Sandbox vs Linear Storyline
- What is a Sandbox
- What is Linear Progression
- What is a Sandbox Game
- What is a Linear Game
- How do I run Sandbox Games
- How do I run Linear Games
- Concluding Thoughts
- Content Updates
There are many ways to run a campaign, with an ongoing storyline narrative in connection with the gameplay sessions. While there are many ways of doing this, I will discuss two opposing styles that I am currently using in my games. These may not be the same for everyone, my version might be able to help players understand what it is I am trying to do as the GM for the games.
What is a Sandbox
A sandbox is a creative space where you have the freedom to create and alter the environment as you choose.
This is like where you have a literal box of sand and can scalp the sand into any shape you desire. Computer games take this in a different approach by making it mean free roaming with a non-linear storyline, while still having a single narrative throughout.
While this might seem like the same thing, a sandbox environment would allow you to create your own story. Computer games are getting close to this ideal all the time, but they are still bound by what can be put into the code.
A good sandbox model will have events happening independently of the characters with options for interaction, but not always providing means to change the outcome.
What is Linear Progression
A Linear progression is where events happen in sequences, usually with the illusion of branching storylines.
This is the standard computer games most people are used to, with lots of hints, tips and guidance to allow you to advance through the stages of the storyline. Most sandbox pc games have a linear progression storyline.
The main assumption with this model is that the storyline only progresses with interaction from the main characters and setting events are on hold while they attend to other matters.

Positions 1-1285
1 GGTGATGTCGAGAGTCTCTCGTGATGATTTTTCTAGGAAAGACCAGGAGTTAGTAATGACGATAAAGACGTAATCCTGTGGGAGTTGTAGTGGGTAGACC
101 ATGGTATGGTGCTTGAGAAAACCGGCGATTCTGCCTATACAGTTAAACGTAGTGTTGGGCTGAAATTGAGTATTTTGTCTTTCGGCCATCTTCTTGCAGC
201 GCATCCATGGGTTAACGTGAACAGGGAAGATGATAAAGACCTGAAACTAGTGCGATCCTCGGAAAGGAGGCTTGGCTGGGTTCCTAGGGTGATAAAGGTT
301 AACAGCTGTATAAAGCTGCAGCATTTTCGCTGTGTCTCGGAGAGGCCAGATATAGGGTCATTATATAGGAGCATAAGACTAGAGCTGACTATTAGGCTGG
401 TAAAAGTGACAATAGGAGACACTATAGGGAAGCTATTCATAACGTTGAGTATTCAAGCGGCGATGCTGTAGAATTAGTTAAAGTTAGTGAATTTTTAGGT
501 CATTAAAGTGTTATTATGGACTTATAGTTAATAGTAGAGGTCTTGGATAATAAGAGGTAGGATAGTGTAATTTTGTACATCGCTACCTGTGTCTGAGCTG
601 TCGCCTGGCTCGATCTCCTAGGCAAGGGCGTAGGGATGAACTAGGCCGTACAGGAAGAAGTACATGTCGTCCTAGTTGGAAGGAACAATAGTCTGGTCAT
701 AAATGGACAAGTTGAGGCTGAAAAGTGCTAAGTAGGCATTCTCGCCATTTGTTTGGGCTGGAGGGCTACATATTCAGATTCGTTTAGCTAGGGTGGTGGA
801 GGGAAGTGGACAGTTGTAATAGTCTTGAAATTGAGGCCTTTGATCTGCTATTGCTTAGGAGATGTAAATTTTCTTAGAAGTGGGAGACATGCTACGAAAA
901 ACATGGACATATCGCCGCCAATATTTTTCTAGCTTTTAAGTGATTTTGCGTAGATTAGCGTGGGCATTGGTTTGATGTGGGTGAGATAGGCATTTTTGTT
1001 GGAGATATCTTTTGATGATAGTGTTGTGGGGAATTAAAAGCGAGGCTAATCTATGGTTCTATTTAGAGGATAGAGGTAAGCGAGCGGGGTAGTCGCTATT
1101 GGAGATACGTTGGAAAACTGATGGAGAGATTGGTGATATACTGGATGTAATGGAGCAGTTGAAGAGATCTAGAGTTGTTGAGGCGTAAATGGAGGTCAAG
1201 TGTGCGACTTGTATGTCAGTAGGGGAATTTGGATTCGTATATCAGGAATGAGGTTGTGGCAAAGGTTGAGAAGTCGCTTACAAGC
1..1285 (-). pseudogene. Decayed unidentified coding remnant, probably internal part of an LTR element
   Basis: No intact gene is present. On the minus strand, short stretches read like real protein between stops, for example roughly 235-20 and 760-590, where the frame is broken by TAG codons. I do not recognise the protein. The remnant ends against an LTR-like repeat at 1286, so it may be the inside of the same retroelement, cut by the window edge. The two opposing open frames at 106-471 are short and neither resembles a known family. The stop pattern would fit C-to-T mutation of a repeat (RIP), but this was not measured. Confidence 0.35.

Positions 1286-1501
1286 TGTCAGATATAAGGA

The threat (or danger) of the story builds as the story continues.
What is a Sandbox Roleplaying Game
A sandbox role-playing game is by design in the hands of the players for choice in pacing, adventure options and final villain of the piece that concludes the campaign.
It is mostly of their choosing with the only limitations being what has been agreed with the players and games master.
The challenges should not be scaled based on character level.
When detailing what is going on in the world, it is important not to make the choices for the players, but to truly give them the freedom to succeed or fail by their own choices. This does not mean abandon them, and provide no support.
For example, they have accepted a mission to travel to a city, upon arriving and getting a little time to acclimatize to the place, you give them a brief rundown of all the major locations flavoured to what they were doing during that week. What this does is give them information on what is important to the city, and its up to them to determine what will advance their storyline.
This can make the players feel in control, can explore any storyline, have freedom to express their characters, actions and plan for the campaign future, as long as they pay attention to the storyline and the restrictions of the current task. But the bad aspects of this is the choices can seem overwhelming, can feel like they are not getting anywhere in the story, and that their actions don’t amount to anything early on.
You should expect to find that there are more quest options than you can complete, and that a fair few of them are beyond your capabilities, while others seem to be too easy.
Your actions have a major impact on the world, it might not change something straight away, but you choices all have meaning. Because you choices defines the storyline, who you will call the villain of the piece, and who will be the hero.
What is a Linear Roleplaying Game
It is a sequential series of storylines leading up to a final confrontation.
The challenges are normally bound by character level.